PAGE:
May 21st, 2017
Waste is a terrible thing to mind - and it's something that your homebuyers have to consider when they are looking at a home that has a septic, rather than a public sewage, system. Homebuyers may be surprised to learn that septic systems aren't limited to rural areas and small towns - cities with older neighborhoods/suburbs that were independently founded and then later absorbed by the city proper might still use septic to dispose of their waste. In fact, according to the Environmental Protection Agency, one in five U.S. households use either an individual onsite or small community system to treat their wastewater.1 Since it's likely that you and your homebuyer might encounter a septic system when house hunting, providing them with a little education goes a long way.
Septic in a nutshell
In its most basic form, waste leaves the home by way of a pipe that feeds into the septic tank, which is where, through settling and biochemical processes, the waste is separated into solids and liquids. The solids are left in one chamber of the tank where they continue to break down while the liquids (water, oil, grease, etc.) drain into a second chamber where further separation occurs. The remaining liquid is then released, through multiple pipes, into what is called a drain or leach field, where, over time, any harmful bacteria is processed and removed.2
When looked at from this perspective, the buyer's first thought is going to be, "Yuck. What is going into the ground - and the water - where I might be buying a home?" From a scientific standpoint, it is a safe, natural process - when all systems are running optimally, the water that makes it into aquifers is safe. But the two most damaging things to septic systems, like anything else, are often time and people.
Looking out for number one - the buyer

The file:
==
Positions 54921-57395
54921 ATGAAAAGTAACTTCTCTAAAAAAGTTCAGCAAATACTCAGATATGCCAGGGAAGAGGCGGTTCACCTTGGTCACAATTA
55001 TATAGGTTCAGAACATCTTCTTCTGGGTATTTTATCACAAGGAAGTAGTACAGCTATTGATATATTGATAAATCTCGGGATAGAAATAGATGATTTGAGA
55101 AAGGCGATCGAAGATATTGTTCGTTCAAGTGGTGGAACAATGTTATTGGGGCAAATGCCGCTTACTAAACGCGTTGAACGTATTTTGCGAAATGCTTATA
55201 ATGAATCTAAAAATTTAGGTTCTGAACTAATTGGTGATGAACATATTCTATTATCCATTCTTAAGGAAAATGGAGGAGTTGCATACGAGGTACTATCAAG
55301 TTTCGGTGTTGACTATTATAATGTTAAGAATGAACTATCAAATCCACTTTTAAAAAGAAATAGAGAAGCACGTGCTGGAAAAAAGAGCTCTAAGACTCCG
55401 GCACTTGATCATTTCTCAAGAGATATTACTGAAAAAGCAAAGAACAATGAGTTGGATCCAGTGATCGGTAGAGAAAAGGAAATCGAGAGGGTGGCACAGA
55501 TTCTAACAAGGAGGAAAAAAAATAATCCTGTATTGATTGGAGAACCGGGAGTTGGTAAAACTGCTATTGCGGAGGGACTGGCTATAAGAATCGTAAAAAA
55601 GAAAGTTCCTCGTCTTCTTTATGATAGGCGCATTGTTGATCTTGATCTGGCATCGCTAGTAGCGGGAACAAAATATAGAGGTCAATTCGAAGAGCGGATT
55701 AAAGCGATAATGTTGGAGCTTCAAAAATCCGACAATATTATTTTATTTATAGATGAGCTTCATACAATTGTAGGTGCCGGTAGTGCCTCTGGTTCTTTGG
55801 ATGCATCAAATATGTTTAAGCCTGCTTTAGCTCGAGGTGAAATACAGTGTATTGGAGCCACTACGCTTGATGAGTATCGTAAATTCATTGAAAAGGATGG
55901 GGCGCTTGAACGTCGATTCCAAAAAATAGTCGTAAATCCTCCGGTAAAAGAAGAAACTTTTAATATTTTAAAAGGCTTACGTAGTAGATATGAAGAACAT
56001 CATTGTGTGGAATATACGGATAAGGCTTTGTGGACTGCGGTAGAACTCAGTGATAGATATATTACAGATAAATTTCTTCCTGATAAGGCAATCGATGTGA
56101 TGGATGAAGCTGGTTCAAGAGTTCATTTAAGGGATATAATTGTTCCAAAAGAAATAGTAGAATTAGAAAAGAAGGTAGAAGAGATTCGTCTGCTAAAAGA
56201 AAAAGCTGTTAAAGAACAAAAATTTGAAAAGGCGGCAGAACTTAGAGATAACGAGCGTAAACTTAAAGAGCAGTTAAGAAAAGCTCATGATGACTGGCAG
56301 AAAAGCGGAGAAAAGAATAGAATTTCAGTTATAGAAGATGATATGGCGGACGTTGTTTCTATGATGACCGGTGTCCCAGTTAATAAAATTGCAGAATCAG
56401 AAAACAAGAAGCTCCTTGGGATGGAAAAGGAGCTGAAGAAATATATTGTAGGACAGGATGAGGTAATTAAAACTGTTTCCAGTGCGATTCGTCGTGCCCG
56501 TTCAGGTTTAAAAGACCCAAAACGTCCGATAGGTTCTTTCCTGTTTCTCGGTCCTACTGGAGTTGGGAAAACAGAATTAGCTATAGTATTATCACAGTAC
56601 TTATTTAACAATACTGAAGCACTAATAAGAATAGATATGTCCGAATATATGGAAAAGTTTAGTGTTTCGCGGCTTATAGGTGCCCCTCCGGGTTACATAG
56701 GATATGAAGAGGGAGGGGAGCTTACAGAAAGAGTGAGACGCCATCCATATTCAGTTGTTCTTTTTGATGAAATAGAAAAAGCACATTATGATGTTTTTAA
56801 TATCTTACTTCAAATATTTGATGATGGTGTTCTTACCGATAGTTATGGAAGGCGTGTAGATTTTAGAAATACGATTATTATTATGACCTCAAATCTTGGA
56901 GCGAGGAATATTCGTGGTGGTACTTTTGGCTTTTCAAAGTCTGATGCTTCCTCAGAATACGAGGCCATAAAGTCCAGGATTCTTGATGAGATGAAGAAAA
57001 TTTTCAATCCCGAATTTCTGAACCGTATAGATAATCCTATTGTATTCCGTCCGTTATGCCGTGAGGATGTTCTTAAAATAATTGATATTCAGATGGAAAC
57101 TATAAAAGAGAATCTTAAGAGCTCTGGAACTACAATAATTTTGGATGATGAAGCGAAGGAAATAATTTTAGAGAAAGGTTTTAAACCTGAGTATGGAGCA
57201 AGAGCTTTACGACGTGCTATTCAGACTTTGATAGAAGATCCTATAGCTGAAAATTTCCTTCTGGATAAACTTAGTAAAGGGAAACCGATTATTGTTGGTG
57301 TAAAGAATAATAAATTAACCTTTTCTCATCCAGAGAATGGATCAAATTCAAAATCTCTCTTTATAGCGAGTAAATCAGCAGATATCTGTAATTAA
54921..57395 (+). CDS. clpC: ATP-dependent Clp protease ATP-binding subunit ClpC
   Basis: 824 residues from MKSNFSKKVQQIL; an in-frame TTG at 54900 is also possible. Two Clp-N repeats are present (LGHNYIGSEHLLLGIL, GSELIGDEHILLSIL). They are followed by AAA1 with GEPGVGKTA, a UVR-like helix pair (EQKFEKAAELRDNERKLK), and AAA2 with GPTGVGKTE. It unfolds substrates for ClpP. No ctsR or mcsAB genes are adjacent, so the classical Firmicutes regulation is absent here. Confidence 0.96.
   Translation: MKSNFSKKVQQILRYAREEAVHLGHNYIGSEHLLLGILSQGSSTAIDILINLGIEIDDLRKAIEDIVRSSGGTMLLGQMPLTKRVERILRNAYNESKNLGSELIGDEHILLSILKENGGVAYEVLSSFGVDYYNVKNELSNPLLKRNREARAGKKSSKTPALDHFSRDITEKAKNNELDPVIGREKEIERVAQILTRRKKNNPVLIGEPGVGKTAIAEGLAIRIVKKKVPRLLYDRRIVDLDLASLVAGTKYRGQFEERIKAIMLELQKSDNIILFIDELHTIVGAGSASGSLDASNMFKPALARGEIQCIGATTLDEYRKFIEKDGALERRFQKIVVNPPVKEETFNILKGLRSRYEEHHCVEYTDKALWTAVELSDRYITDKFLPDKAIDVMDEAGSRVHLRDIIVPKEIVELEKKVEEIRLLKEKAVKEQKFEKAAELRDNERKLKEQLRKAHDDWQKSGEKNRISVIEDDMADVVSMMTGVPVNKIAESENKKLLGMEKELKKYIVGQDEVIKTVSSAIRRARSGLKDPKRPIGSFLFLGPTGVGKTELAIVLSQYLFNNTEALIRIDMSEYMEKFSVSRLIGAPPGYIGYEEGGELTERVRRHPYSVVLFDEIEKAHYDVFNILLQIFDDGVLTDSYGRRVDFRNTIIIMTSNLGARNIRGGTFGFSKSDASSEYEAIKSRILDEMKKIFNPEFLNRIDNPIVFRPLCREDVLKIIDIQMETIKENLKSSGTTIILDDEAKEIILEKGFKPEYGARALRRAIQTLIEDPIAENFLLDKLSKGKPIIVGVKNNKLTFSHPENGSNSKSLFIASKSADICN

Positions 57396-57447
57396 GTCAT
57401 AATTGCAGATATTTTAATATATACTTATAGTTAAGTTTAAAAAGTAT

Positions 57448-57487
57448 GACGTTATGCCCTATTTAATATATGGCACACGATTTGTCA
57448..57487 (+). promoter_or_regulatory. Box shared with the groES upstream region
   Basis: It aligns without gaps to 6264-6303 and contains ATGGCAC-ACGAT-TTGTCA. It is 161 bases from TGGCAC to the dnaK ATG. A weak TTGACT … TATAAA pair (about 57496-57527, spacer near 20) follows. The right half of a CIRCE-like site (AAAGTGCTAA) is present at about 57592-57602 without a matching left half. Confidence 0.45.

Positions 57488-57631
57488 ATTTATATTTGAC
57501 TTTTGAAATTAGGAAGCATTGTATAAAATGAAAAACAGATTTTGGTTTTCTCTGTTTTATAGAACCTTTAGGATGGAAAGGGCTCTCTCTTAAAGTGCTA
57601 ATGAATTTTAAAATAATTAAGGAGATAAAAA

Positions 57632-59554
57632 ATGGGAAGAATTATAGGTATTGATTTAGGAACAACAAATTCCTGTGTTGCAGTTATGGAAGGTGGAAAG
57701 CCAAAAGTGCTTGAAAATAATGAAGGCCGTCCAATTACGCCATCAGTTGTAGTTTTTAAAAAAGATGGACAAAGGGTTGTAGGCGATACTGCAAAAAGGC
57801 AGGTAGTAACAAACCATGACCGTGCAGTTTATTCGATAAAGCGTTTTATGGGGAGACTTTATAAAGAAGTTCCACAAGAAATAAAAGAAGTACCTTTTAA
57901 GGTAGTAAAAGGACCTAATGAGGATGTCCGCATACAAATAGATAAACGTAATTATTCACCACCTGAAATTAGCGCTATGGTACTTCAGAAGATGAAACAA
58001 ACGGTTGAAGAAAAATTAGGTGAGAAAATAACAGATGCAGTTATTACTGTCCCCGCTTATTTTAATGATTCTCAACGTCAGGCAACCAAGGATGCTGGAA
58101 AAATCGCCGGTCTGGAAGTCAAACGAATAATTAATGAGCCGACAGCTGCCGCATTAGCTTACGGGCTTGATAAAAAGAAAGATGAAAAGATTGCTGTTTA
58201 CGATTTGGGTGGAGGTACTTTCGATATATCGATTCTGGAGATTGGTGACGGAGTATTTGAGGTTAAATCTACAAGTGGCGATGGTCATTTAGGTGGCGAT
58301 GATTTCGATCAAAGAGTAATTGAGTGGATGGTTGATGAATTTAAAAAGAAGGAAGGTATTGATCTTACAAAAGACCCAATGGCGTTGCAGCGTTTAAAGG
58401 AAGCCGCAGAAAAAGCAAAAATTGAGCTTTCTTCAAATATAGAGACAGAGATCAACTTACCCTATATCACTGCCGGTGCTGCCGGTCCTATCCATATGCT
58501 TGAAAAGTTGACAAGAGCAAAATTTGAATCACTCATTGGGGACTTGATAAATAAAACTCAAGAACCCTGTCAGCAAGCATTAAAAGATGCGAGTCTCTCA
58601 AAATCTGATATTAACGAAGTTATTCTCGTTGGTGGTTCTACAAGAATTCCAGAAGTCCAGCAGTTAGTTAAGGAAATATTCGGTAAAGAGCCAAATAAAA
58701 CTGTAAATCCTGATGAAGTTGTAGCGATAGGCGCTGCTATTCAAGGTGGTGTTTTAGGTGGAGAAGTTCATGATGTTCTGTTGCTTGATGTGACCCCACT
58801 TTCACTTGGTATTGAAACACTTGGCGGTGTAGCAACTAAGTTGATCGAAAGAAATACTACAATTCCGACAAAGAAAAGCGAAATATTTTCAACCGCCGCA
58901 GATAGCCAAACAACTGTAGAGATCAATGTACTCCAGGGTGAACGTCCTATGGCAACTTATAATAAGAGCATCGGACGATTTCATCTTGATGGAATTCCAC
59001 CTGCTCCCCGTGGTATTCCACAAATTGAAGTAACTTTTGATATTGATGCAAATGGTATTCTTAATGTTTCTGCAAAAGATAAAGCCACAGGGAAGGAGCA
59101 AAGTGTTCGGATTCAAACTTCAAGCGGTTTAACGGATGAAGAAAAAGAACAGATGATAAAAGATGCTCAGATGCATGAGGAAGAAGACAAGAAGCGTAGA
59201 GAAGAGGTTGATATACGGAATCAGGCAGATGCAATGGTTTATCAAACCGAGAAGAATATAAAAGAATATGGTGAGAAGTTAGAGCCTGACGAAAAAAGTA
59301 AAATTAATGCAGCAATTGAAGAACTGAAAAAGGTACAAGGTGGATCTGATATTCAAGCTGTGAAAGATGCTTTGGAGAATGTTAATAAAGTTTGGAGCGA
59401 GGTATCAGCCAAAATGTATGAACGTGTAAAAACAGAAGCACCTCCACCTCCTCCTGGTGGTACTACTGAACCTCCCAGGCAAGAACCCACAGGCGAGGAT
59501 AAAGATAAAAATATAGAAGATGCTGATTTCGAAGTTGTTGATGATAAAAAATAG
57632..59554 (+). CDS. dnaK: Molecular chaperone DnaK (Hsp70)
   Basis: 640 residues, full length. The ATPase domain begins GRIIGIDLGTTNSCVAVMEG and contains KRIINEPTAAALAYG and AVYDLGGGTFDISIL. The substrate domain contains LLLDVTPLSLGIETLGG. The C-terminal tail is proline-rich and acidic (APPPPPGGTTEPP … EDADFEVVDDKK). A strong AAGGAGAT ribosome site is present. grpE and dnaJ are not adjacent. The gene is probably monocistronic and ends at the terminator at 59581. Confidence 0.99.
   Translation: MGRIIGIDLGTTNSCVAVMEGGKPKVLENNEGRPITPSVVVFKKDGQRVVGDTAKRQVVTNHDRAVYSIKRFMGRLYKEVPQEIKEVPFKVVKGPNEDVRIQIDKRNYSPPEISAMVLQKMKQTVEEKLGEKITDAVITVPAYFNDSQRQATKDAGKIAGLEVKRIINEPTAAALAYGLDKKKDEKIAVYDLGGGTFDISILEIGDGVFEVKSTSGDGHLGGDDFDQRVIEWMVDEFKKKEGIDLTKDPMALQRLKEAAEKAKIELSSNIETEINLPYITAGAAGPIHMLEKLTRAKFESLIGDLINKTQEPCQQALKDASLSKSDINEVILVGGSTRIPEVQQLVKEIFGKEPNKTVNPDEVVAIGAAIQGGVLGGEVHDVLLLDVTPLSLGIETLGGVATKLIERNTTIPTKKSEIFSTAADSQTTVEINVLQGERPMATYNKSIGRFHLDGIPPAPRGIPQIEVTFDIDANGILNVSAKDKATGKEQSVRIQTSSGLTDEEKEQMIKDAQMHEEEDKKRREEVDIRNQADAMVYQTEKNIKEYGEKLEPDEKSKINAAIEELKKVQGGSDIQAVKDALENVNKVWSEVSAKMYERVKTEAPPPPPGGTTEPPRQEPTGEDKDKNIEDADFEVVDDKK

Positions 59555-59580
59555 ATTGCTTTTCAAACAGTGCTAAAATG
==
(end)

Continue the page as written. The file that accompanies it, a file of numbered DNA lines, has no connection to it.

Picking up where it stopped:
The best way for a buyer to learn about a home's septic system is from the current owner: the size of the tank, what it's made of, the age of the entire system, cleaning history, etc. While a buyer will never be able to know if an owner is doing right by their septic system in terms of what they are flushing or draining from their home (and every website on septic systems has a list of "dos and don'ts" in terms of what can and can't go into a septic tank), knowing the tank's composition (metal rusts), size (is it appropriate for the current and expected usage) and cleaning record, and the age of the leach field (which has a typical lifespan of 15-30 years3) all make for a good start.
The average home inspection only includes a superficial study - testing the drainage from the house, injecting a dye into the water to see if anything improper is getting into the leach field, checking for odors inside and outside. If a buyer is concerned about the state of the system, a more extensive inspection by a licensed septic company is in order.
Getting down to business
Who pays? That's something that needs to be negotiated between the buyer and seller and you can have baked into the contract - and it's important to know that a tank pump and test can cost a few hundred dollars while, according to HomeAdvisor, the average cost to repair a septic tank is $650-2,291, while the cost to repair a leach field checks in at $7,200-20,000.4 So, if a buyer really wants the house and the seller doesn't want to pay for the inspection, it is probably in the buyer's best interest to pay for the inspection. And, of course, if the seller is a bit too reluctant and/or combative on this point, you may find yourself following your gut and telling your buyers that something doesn't smell right.
Should a buyer stay or go?
With proper use and maintenance, a septic system will hold its integrity over the course of its intended, useful lifetime. It's also important to remember that a standard sewerage system has risks and can be costly to repair and replace (as anyone who has had to have their front yard dug up to replace a broken main can attest) if it is old, not properly used and falls into disrepair. As with all things, you can provide your buyers with this and other information, but it is up to them to do their homework and self-assessment to determine whether or not a septic system fits in with their lifestyle and housing needs.